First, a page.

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2 Graphs Utilities and Telecom Share Investors Need to See

By Alex Dumortier, CFA – Jul 12, 2016 at 2:39PM

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As bond yields collapse, investors are piling into utilities and telecoms stocks, but reaching for yield at any price is hardly a riskless strategy.


Image source: Getty Images.

Done! It took us 418 days to get there, but stocks finally put in a new high yesterday, with the benchmark S&P 500 (^GSPC -0.16%) closing at 2,137.16. Despite yesterday's effort, traders have enough energy (animal spirits, really) to continue pushing stocks higher today. The S&P 500 and the Dow Jones Industrial Average (^DJI 0.01%) (DJINDICES: $INDU) were up 0.82% and 0.76%, respectively, at 2:25 p.m. EDT.

2 graphs utilities and telecom share investors need to see

As this column pointed out yesterday, it's ironic that this new milestone should occur on the same day the second-quarter earnings season officially gets under way (aluminum provider Alcoa Inc fired the starter's pistol with its earnings report after yesterday's close). Indeed, current earnings estimates for the S&P 500 provide little support for higher stock valuations.

But with the incredible shrinking bond yield(s), who has the luxury of worrying about such details? As the pangs of yield hunger become more intense -- with no end to their starvation diet in sight -- investors are choosing to pay up for a ticket to the dividend yield banquet.

Naturally, the stocks that resemble bonds most closely are the ones that are the most attractive to yield tourists. These stocks offer an above-market yield and are less volatile, both in terms of their business performance and stock price (most of the time, at any rate). The two sectors that best exemplify those characteristics are telecoms services and utilities.

The result is clear for all to see. The following graph shows the relative performance of the Vangard Utilities ETF and the Vangard Telecommunication Services ETF:

VPU Total Return Price Chart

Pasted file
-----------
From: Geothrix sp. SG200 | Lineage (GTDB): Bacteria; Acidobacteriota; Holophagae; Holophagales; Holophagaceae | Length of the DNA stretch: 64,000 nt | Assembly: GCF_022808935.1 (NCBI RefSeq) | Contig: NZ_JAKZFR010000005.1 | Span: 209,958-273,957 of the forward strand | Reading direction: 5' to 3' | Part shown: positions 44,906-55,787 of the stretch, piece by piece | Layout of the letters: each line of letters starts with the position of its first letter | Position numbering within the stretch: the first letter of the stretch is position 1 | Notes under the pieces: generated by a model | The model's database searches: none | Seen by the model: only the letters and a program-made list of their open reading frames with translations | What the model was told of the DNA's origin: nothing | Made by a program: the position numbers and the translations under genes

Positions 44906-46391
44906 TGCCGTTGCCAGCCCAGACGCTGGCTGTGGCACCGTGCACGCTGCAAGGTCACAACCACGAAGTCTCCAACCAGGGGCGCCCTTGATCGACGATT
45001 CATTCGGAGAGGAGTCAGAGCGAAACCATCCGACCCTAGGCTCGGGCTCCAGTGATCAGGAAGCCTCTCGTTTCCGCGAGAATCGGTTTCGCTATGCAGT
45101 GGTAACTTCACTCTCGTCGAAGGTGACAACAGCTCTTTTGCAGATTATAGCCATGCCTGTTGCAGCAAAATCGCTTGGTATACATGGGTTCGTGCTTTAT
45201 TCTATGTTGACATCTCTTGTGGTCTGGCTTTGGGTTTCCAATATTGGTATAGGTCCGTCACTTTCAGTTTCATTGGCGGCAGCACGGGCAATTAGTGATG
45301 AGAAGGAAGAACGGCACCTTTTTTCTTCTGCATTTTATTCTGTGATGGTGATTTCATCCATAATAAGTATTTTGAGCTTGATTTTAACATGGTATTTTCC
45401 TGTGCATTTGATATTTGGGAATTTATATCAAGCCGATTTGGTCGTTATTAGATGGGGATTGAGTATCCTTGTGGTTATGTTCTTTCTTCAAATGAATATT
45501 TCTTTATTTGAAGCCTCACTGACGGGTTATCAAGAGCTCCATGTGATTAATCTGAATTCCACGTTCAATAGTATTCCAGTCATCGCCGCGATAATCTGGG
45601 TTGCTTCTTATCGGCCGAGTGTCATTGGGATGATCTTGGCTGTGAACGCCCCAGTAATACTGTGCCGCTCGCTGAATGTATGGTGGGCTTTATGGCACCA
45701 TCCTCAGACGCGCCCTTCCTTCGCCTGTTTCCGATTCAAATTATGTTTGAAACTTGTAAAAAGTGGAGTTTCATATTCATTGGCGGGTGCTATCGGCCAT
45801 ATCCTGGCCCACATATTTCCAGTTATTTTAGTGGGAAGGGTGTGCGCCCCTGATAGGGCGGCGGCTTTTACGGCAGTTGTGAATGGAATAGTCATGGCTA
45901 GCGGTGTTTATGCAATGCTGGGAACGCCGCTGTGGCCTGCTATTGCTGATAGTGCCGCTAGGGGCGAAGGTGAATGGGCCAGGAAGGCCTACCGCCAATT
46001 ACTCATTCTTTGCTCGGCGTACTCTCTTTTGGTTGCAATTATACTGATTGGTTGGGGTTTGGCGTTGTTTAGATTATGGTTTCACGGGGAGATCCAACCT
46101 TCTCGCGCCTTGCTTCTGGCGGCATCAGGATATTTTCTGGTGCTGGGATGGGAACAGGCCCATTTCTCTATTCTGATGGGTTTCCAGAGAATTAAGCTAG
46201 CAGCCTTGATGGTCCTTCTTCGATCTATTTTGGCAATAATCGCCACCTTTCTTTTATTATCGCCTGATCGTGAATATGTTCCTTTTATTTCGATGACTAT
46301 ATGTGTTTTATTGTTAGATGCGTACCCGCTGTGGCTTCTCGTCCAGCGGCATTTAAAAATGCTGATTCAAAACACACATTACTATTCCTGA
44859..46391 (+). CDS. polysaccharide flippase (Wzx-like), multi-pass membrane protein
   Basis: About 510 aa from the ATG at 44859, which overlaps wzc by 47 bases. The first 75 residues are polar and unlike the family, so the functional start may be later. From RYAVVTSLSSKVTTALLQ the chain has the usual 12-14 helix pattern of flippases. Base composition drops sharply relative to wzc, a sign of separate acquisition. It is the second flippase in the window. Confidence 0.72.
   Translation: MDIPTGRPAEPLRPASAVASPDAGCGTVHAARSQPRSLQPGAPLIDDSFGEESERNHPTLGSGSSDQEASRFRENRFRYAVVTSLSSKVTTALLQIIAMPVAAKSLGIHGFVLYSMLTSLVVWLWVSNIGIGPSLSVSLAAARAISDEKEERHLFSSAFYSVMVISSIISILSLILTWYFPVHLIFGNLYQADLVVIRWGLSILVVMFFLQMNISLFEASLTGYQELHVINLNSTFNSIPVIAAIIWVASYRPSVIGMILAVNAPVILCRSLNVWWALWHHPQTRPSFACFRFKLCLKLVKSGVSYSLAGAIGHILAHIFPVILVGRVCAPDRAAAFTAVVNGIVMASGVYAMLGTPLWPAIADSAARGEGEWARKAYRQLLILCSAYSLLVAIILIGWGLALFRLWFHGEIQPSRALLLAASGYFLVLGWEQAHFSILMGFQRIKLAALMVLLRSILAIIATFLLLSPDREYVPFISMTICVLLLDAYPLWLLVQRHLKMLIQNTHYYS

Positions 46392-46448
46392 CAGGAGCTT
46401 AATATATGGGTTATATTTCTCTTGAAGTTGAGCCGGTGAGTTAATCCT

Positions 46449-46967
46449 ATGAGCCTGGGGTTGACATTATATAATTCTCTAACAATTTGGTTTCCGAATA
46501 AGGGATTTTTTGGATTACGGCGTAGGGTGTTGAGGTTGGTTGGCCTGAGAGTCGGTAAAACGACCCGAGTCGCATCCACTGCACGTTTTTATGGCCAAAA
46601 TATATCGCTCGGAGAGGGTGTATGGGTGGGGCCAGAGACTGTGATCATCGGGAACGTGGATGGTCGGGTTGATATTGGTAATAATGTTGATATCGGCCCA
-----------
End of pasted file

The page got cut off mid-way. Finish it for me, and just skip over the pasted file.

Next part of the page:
VPU Total Return Price data by YCharts.

However, this new-found yield banquet is entirely not risk-free. As investors push the prices of these shares up, the dividend yield decreases and, more importantly, so does the margin of safety in the share price. When price increases eat the margin of safety up entirely, or worse still, push it into negative territory (i.e., the stock price exceeds its intrinsic value), investors face genuine risk -- above-market yield notwithstanding.

For proof, just looks at investors' earlier experience with two sets of stocks they thought they could substitute for bonds, master limited partnerships (MLPs), and mortgage REITs:

^SPXTR Chart

^SPXTR data by YCharts.

That's genuine equity volatility right there, folks -- nothing to do with bonds. Note that both sectors have substantially underperformed the S&P 500 over the past five years. A rich yield is nice -- but not at the expense at your principal value. Investors piling into utilities and telecoms stocks right now ought to keep that lesson in mind.

Tweet of the Day

NASDAQ now within 1% of where it was on March 10, 2000.
When you say "stocks for the long run" remember to stress that word "loooooooong"

— Jason Zweig (@jasonzweigwsj) July 12, 2016

Alex Dumortier, CFA, has no position in any stocks mentioned. The Motley Fool has no position in any of the stocks mentioned. We Fools may not all hold the same opinions, but we all believe that considering a diverse range of insights makes us better investors. The Motley Fool has a disclosure policy.

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Stocks Mentioned

Dow Jones Industrial Average (Price Return) Stock Quote
Dow Jones Industrial Average (Price Return)
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S&P 500 Index - Price Return (USD)
^GSPC
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